Archival Science

, Volume 18, Issue 1, pp 73–93 | Cite as

Imagining transformative spaces: the personal–political sites of community archives

  • Michelle Caswell
  • Joyce Gabiola
  • Jimmy Zavala
  • Gracen Brilmyer
  • Marika Cifor
Original Paper


Although much has been written about formal archival spaces, little scholarship has addressed the physical spaces of community archives. This paper asks: How do community members imagine the physical spaces that steward identity-based community archives? Based on focus groups with more than 54 community archives users at five different community archives sites across Southern California, this paper examines how members of marginalized communities conceive of the physical space inhabited by community archives representing their communities. The sites explored range from a prominent location on a university campus, to storefronts, strip malls, and small cinderblock buildings. Yet across sites, users spoke about community archives spaces as symbolic and affectively moving locations. Many users described their community archives site as a “home-away-from-home,” marked by intergenerational dialog and a profound sense of belonging. For other users, community archives sites were described as “politically generative spaces” which foster dialog and debate about identity, representation, and activism and enable the community to envision its future. And yet, while the very existence of community archives is political, many participants felt that the full political potential of these sites is not yet realized. By listening to the voices of the communities represented and served by community archives, our research both indicates that a shift is warranted in archival metaphors of space and reveals how community archives are personally and politically transformative spaces for the communities they represent and serve.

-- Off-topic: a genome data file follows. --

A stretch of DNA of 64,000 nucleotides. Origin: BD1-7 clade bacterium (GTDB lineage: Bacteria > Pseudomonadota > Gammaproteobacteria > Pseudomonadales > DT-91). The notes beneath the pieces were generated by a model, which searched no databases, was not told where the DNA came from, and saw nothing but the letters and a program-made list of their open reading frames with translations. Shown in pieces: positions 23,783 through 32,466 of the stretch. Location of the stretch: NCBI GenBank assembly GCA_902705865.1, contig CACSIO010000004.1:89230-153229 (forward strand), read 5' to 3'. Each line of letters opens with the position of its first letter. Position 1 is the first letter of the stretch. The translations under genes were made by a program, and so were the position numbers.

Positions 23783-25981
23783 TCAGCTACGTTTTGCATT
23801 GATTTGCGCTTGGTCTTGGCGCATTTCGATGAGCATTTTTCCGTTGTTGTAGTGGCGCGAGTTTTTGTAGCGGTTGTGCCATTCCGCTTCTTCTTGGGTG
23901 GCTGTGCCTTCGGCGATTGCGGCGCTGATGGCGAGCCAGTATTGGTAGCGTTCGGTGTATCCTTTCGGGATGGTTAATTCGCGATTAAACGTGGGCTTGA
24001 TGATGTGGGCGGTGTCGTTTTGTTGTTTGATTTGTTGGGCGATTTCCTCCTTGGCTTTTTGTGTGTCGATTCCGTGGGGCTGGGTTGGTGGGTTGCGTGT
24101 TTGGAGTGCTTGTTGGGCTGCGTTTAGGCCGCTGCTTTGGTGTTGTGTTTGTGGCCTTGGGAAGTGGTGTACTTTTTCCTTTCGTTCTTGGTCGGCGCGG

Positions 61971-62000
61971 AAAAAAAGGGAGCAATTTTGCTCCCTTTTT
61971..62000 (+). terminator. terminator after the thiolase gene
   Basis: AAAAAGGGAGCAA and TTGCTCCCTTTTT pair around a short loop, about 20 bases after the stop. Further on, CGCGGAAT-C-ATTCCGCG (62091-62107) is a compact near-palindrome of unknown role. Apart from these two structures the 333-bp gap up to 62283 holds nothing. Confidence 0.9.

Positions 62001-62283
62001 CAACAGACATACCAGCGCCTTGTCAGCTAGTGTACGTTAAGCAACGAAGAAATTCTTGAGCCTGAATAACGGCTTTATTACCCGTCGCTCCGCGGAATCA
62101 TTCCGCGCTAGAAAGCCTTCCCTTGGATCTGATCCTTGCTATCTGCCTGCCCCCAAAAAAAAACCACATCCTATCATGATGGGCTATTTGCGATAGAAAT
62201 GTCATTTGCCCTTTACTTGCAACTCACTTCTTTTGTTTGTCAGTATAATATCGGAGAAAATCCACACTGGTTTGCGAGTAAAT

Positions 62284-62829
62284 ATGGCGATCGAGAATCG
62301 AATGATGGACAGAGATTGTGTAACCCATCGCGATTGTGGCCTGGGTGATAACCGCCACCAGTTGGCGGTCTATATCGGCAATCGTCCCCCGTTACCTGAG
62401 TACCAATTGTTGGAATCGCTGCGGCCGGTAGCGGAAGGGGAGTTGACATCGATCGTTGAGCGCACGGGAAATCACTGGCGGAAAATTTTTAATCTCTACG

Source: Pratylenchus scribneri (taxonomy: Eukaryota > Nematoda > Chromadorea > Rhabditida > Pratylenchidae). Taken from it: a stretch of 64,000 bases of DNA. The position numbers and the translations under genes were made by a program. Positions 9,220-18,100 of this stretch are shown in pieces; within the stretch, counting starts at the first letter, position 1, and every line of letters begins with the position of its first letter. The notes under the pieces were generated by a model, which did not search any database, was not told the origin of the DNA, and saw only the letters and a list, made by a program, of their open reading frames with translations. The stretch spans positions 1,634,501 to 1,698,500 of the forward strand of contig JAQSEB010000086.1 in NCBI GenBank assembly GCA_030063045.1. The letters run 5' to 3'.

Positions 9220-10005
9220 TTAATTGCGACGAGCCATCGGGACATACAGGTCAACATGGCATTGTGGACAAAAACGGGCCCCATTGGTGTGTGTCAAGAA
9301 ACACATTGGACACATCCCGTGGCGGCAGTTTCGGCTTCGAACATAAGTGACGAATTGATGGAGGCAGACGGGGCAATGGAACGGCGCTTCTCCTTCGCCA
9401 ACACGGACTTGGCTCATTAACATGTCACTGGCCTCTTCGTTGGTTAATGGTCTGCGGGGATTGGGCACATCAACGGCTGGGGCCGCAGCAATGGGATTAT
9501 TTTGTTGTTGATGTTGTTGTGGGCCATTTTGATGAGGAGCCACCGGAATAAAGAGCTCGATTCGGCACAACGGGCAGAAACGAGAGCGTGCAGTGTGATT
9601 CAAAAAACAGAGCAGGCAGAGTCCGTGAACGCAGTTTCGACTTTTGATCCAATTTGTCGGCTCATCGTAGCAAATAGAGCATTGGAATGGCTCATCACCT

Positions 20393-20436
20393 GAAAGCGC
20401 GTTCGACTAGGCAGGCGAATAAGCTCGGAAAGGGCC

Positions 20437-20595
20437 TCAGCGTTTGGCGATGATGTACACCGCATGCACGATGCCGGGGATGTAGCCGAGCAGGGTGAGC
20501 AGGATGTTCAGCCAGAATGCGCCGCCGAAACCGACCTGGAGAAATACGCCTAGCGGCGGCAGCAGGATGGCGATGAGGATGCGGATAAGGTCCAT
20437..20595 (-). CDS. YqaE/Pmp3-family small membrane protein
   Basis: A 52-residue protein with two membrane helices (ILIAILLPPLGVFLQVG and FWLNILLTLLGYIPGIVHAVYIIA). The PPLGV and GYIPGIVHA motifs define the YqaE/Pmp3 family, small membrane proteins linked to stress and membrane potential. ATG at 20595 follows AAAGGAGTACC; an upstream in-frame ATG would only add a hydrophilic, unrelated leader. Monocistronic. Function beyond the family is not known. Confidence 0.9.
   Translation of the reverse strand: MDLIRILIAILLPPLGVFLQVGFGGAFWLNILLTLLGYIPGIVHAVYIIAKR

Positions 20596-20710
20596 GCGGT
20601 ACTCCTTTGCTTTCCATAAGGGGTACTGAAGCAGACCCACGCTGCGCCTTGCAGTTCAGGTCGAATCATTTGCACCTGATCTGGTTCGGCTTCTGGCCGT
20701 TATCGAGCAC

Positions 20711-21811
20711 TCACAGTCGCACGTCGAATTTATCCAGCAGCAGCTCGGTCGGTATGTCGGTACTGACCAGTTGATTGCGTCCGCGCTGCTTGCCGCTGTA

Community archives Space Identity Politics 



This research was made possible by support from an Institute of Museum and Library Services Early Career Grant RE-31-16-0117-16, as well as support from UCLA’s Graduate School of Education and Information Studies Dean’s Diversity Initiative. The authors would like to thank Thuy Vo Dang, Sharon Sekhon, Michael Okamura, Jen LaBarbera, and Rosa Russ for their help in connecting us with their communities, as well as all of the focus group participants for their time and intellectual contributions.


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Copyright information

© Springer Science+Business Media B.V., part of Springer Nature 2018

Authors and Affiliations

  1. 1.UCLALos AngelesUSA

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